When it comes to “tight tolerances,” how tight are we talking? A CNC machine can cut as precise as 0.001” (single-digit micron range), or about 1/4 the width of a human hair. And that’s done at an incredible speed.

The Machinist’s Perspective — Seeing the transformation of a casting into a finished part with a tight tolerance is a rewarding and recurring accomplishment. Maybe that’s why CNC milling machines keep operators so engaged.

How Does a CNC Milling Machine Work?

A detailed description of every CNC milling machine would require an entire series of blog posts! Here’s the most important thing you need to know: Range of motion is a key aspect of CNC milling, and it determines what can be accomplished by the mill’s tooling. In CNC milling machines, that includes 2-, 3-, 4-, and full 5-axis options.

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  • 2-Axis Machine — Used for manual fixture building; movement is only on the x and y axes; not a lot of repeatability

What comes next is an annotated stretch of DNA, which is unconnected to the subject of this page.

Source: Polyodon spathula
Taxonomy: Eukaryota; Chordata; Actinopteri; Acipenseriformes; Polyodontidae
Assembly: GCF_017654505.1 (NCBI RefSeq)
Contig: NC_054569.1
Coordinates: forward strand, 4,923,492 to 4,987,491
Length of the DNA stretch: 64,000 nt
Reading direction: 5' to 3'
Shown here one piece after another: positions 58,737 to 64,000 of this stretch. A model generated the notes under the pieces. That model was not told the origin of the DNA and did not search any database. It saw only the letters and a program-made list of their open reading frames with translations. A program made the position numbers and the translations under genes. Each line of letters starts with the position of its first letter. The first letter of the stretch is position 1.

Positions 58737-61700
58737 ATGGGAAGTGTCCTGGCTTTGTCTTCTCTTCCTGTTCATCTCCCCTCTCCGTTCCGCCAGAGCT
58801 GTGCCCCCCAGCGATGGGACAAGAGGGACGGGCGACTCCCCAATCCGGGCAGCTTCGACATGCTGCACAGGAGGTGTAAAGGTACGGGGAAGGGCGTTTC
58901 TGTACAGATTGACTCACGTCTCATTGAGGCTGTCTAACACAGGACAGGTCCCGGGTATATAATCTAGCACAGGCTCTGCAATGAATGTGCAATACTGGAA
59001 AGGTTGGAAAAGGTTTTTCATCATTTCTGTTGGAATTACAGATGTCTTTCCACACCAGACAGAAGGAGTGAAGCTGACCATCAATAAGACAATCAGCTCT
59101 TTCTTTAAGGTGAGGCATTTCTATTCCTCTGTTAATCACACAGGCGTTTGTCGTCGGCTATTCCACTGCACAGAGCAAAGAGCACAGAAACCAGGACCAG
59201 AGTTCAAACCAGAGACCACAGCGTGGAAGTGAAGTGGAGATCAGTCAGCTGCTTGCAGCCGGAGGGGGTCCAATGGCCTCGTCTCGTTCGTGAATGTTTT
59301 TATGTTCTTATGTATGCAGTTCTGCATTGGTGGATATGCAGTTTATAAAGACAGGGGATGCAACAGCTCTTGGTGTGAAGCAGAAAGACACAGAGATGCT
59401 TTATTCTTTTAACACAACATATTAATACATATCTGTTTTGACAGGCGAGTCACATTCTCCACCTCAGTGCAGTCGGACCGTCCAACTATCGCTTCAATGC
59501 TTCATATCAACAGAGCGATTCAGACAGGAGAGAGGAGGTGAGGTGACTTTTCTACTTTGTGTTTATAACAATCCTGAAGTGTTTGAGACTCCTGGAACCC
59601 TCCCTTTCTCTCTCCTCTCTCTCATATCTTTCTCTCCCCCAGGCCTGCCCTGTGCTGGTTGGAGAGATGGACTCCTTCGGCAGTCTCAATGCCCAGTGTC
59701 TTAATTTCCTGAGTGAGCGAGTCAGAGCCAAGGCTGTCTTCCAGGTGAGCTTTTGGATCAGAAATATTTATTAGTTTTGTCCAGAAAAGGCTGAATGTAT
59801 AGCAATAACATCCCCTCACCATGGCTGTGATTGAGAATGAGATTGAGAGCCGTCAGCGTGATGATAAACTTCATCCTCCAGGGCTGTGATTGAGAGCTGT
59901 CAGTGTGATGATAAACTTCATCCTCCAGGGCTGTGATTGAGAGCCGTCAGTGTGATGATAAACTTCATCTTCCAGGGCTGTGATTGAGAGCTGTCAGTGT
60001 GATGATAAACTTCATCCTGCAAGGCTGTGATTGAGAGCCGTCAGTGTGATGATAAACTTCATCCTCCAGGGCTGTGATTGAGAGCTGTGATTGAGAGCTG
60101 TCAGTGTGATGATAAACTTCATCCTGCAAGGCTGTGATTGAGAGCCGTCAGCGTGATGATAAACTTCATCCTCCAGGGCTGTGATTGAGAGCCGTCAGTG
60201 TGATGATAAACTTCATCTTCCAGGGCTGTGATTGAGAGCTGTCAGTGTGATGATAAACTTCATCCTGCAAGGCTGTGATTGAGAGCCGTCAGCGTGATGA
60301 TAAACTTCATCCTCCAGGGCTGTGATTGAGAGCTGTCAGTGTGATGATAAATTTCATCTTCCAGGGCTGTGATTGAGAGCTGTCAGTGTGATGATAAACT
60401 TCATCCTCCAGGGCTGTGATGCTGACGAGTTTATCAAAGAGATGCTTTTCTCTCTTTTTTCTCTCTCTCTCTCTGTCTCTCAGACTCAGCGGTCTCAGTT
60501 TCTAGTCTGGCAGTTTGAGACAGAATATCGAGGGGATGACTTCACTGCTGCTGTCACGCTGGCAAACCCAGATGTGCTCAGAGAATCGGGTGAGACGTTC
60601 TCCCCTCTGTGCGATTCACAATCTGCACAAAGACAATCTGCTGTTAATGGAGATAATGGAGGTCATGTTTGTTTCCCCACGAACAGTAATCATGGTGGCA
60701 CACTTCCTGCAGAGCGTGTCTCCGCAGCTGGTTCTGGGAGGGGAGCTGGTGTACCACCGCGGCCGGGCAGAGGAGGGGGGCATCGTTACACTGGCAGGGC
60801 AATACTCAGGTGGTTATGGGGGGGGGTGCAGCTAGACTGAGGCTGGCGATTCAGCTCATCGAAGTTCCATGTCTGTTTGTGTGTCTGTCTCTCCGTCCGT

• 3-Axis Machine — Used often in vertical milling; movement on x, y, and z axes
  • 4-Axis Machine — Most common CNC mill; movement on x, y, and z axes with an extra b axis, to allow the table to rotate allowing access all around a workpiece; usually limited to horizontal machines, yet advanced shops also use 4-axis vertical machines (normal vertical is 3 axis)
  • 5-Axis Machine — Movement on x, y, z, and b axes and extra a-axis; these are specialty milling machines; not ideal for high-volume production parts

Vertical vs Horizontal Machines

There are two main spindle orientations in CNC milling machines. In vertical CNC machines, the spindle axis, which is called the z-axis, is oriented vertically. In a c-column configuration, the spindle travels in this direction, and the table which holds the workpiece moves in both x and y horizontal directions. Vertical machines are perfect for high-volume, fast-paced projects milled from one side, such as covers and brackets.